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Old 12-11-2015, 03:39 PM
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You often see "dark, bias and flat fames applied" in an image credit line so it can be misleading as to what is really necessary. In a nut shell, if you subtract a dark frame that matches your light (or flat) frame ie. same duration and temperature, then no bias frame is required. You only need to use bias frames if you are scaling your darks so that darks taken under different conditions or of different lengths to your lights, are usable.

In my case with my very low noise H694 chip I see no improvement from subtracting darks anyway so I do neither darks nor bias and rely purely on dithering multiple light frames to remove noise. Of course this is not really possible with most other popular chips used in astroimaging cameras.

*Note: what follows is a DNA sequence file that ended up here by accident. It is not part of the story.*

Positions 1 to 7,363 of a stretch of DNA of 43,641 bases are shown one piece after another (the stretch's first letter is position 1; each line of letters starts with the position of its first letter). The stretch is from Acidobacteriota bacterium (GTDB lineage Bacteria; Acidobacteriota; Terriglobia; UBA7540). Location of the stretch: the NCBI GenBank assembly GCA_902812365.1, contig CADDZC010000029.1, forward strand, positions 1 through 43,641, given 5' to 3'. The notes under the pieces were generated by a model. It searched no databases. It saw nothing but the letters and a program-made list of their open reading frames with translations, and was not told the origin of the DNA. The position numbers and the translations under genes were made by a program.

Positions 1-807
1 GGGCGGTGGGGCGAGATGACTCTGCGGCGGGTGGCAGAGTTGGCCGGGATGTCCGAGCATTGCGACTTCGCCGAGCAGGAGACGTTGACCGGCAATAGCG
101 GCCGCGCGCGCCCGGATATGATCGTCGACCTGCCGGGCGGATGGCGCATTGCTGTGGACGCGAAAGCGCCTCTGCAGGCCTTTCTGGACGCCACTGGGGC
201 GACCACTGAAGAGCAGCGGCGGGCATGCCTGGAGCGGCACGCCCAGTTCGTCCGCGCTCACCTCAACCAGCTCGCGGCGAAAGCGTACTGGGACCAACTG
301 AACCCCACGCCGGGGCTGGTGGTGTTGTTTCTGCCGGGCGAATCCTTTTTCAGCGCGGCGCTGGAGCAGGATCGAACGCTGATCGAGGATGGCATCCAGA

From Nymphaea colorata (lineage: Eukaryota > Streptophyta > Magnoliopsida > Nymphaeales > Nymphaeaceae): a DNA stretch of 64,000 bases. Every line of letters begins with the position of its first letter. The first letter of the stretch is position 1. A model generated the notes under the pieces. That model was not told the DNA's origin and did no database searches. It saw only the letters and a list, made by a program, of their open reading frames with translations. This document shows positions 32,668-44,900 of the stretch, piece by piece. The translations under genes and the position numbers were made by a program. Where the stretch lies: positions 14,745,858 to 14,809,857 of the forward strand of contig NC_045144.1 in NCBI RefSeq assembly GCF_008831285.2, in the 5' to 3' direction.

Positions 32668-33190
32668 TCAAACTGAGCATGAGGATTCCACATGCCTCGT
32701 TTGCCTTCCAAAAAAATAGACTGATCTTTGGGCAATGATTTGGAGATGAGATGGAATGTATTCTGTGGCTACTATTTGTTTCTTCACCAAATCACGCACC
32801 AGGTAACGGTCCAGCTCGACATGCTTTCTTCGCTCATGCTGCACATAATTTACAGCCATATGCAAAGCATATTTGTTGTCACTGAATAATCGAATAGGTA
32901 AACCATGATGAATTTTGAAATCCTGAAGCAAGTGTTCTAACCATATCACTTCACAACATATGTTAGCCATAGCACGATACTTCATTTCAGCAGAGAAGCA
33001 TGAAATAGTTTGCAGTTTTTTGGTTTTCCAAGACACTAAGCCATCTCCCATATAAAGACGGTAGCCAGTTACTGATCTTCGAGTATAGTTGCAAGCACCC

Mike
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Old 12-11-2015, 04:08 PM
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Since there is literally near zero dark current in my 15-minute subs, currently I have switched to only using a super bias for calibrating flats and lights. In this way I do not introduce any noise to my lights (except for the noise from flats) and super bias removes fixed signal introduced by the camera, however small it is. Dithering and/or bad pixel map (cosmetic correction) takes care of hot pixels.

Having said that, this method may be insufficient for images taken with some cameras, that may benefit from using darks.